There's been a good deal of talk lately about broker concerns over their future because of the Patient Protection and Affordable Care Act and how that could force them out of the industry. But the fact is there's just a different type of opportunity now. Brokers today must be more than expert sales professionals—they need to be consultants.

The new broker role focuses more on helping employers with their HR objectives than it does on simply presenting a variety of products for the employee benefits plan. It involves assisting employers in understanding PPACA and its impact on their employee benefits plans. It means providing guidance on a number of benefits trends. And it includes educating employers on the status of their employees' financial well-being, its effect on the company, and the various ways, including through voluntary benefits, that employers can help employees improve their financial wellness.

Brokers who've gravitated to this new role are now helping employers structure voluntary benefits programs to improve employees' financial health and provide a financial safety net.

Employees' financial problems are employers' problems, too

One of the most important concepts brokers can impart to employers is that their employees' financial problems are their problems, too, and if they want their business to run smoothly, employers have to consider how to obtrusively help employees with their finances.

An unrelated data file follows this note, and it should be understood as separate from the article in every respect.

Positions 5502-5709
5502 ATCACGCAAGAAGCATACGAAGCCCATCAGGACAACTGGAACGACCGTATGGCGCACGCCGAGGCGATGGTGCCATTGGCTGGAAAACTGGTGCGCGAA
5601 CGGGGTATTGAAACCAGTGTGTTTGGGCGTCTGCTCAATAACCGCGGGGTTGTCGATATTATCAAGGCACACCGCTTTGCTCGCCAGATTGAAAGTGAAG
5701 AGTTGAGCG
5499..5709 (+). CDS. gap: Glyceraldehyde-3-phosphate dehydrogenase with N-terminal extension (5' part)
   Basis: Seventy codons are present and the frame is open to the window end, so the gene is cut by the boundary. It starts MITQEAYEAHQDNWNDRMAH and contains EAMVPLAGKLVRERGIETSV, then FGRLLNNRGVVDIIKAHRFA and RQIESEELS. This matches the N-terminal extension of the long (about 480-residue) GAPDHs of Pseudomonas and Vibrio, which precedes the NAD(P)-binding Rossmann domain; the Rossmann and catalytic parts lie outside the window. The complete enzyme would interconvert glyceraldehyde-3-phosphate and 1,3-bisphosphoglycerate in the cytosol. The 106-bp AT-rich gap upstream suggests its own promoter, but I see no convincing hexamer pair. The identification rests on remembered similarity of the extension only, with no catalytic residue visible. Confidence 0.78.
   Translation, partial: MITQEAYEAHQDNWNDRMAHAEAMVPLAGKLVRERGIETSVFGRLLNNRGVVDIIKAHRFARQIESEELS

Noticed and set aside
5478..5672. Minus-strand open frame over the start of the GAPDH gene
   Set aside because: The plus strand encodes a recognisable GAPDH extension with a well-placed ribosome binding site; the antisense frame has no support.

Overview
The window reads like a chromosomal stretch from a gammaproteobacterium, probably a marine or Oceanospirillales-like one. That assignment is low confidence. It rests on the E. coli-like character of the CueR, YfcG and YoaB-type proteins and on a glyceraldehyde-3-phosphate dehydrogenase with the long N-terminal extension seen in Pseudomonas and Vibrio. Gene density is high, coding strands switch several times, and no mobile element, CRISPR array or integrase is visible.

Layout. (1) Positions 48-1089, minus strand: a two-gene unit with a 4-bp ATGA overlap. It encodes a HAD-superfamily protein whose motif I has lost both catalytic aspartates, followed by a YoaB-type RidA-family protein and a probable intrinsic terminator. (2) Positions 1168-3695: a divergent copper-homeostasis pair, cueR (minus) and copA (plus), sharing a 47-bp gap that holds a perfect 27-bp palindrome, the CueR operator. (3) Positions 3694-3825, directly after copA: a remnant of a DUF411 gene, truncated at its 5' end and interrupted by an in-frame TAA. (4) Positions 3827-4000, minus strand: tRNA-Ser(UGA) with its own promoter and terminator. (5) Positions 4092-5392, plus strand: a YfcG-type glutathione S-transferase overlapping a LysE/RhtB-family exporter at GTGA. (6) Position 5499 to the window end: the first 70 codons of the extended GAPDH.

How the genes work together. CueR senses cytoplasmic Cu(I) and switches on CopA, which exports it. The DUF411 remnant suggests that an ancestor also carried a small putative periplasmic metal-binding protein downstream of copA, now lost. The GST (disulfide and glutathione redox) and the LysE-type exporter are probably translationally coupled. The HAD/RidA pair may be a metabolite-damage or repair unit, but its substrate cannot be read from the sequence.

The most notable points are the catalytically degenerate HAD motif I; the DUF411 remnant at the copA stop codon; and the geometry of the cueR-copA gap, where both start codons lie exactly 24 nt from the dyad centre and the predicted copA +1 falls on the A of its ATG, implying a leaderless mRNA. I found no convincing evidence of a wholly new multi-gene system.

Why? Because employees don't leave their financial problems at home. They bring them to work not only in the form of stress, but they also deal with their financial issues while they're at work. A study by McGraw-Hill Federal Credit Union reports 36 percent of Americans spend two hours to a half-day handling or worrying about their personal finances each day. And when they're worrying about their finances, they're not concentrating on their work.

There's a great deal of stress associated with personal finance issues. Stress over money takes both a mental and physical toll on workers, affecting health-related costs and hampering productivity.

Many employers today fail to recognize and address the importance of a financially healthy employee. Most employers understand that wellness programs can improve employees' health and may even help the employer's bottom line. But not all employers realize this same concept carries over to their employees' financial health as well. Employees who are financially sound and without significant money worries at home are happier and more focused at work.

What employees are saying about their finances

The numbers speak for themselves. Employees are anxious about their finances and they worry almost daily about them. Cash flow issues continue to top employees' financial concerns with anxieties about insufficient emergency savings for unexpected expenses (49 percent), delayed retirement (45 percent) and not being able to meet monthly expenses (22 percent) close behind, according to PwC's 2013 Employee Financial Wellness Survey.